"If you master your mind, you'll master your life."
I'm passionate about the success of women. My vision is to amplify our collective power, goodness and authenticity.
I grew up in Boston, raised by very strict and conservative parents. My parents, whom I love dearly, and I didn’t see eye to eye on most matters.
Although they meant well, they operated from very different cultural and generational perspectives. For example, they didn’t approve of my dating white boys in high school and, when I found a nice, smart young man from a good family to date, my parents disowned me (they eventually un-disowned me). None of it made any sense to me. I was a good kid, getting good grades, staying out of trouble and, by all measures, doing well. I didn’t understand at the time that their outlook had very little to do with me but more to do with my parents’ lens, which was shaped by their unique upbringings. My upbringing has not only shaped my perspective of the world but it has also strengthened my curiosity in human behavior and motivation.
My formative experiences led me to pursue a degree in psychology. I was curious about the motivators that drive our intent, shape our perspectives and experiences and ultimately our behavior. As a psychology major, I reveled in learning about reward and punishment, acquired and learned skills, and how our experiences color the lens with which we see the world. A love affair with human behavior was born.
I consider myself a die-hard New Yorker, having lived here on and off for over two decades. As with any relationship, there are elements of NYC life I simply adore and never tire of, alongside the grime and intensity, which can deplete New Yorkers over time. I moved to NYC to attend Barnard College of Columbia University, a wonderful all women’s school nestled within a fiercely competitive co-ed university. Although a majority of my classes were intimate seminars led by powerful* women (*as defined by their authenticity and intellectual prowess), I always felt that I was part of the larger co-ed community as we seamlessly moved between campuses for classes, socializing and other activities. Looking back, having had strong, powerful, bold, and successful female role models in college certainly further helped to shape and strengthens my view of the world.
Since college, I have worked in both the private and public sectors at financial institutions, including a hedge fund, but I eventually decided to bridge to the public arena in the aftermath of 9/11. Although I didn’t pursue a postgraduate degree in psychology, and instead received my masters in public administration and policy at New York University, I continued my study of psychology and human behavior informally outside of the classroom. Professionally, I have always served in a people-facing role and as a result, I have been able to continue to use my psychology background to uncover people’s motivations for finding common ground.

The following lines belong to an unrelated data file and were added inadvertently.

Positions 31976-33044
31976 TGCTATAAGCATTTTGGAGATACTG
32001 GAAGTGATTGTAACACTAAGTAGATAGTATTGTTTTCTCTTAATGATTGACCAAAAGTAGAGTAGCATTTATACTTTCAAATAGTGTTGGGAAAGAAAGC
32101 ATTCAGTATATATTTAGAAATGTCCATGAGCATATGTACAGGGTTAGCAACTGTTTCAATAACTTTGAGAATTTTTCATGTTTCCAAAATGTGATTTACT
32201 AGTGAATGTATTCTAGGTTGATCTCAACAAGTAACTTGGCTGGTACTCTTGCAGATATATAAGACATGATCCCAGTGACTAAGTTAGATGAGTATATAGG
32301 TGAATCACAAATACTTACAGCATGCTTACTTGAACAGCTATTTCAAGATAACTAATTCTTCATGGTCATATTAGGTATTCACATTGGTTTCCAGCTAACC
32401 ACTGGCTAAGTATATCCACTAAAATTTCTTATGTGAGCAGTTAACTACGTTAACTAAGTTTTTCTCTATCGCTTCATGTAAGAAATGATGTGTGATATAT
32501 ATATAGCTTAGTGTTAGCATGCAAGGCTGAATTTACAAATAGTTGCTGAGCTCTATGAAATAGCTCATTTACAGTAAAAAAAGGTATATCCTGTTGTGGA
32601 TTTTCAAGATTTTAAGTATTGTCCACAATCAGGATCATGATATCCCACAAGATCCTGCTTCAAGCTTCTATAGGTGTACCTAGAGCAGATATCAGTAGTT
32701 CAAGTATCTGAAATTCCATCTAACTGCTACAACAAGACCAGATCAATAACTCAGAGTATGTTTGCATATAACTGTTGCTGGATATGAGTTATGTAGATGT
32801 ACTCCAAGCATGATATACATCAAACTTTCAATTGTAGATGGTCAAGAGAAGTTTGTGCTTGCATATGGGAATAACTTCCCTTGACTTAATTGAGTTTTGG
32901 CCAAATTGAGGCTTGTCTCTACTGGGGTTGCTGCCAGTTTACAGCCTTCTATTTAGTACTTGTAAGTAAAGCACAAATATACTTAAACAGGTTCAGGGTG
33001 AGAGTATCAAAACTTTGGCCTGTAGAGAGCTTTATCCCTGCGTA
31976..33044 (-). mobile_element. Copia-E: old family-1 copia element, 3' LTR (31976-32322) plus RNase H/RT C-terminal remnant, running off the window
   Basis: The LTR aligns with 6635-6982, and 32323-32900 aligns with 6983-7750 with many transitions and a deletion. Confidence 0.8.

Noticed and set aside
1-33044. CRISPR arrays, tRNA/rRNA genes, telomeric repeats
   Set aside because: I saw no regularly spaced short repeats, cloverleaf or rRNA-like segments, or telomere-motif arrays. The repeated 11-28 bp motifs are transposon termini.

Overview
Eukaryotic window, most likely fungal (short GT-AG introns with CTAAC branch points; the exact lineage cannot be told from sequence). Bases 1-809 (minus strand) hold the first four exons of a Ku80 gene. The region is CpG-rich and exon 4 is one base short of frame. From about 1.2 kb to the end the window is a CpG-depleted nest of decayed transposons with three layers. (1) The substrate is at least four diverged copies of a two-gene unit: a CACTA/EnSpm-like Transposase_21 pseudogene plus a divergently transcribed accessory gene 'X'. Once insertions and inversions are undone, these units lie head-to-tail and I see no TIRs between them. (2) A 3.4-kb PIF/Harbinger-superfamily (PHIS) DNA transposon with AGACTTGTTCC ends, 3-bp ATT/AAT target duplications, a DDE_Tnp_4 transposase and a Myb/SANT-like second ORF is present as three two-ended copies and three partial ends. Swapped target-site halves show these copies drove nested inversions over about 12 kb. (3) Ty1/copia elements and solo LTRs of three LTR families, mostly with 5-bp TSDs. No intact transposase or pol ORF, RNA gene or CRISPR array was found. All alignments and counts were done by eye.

In my personal and professional life, those who have sought my advice over the years have called me a trusted advisor and a thoughtful and insightful leader. Sharing my experiences, the lessons I’ve learned and also encouraging individuals to live authentically is one of the most fulfilling aspects of my day as I believe that each of us has the tools at our disposal to manifest the life we envision. Being a small part of someone’s journey is a privilege and a joy. I am not only grateful to those who entrust me to help them to grow and move forward but I am also appreciative of those who have paved the way for me. I thoroughly enjoy these types of interactions and never considered it work. It certainly didn’t occur to me to pursue this line of work more formally.
Over these years of mentoring, questions about dating kept popping up over and over again. How are you always in a fulfilling relationship?Where do you find quality men to date even though you’ve never used an on-line dating app? What’s your secret to relationship success? My responses were always honest and forthcoming as I’m happy to share my perspective and experiences. I also held the underlying assumption that people generally will do what they want to do regardless of sound advice. And that’s okay. Your life has to be measured and defined by you, and you alone.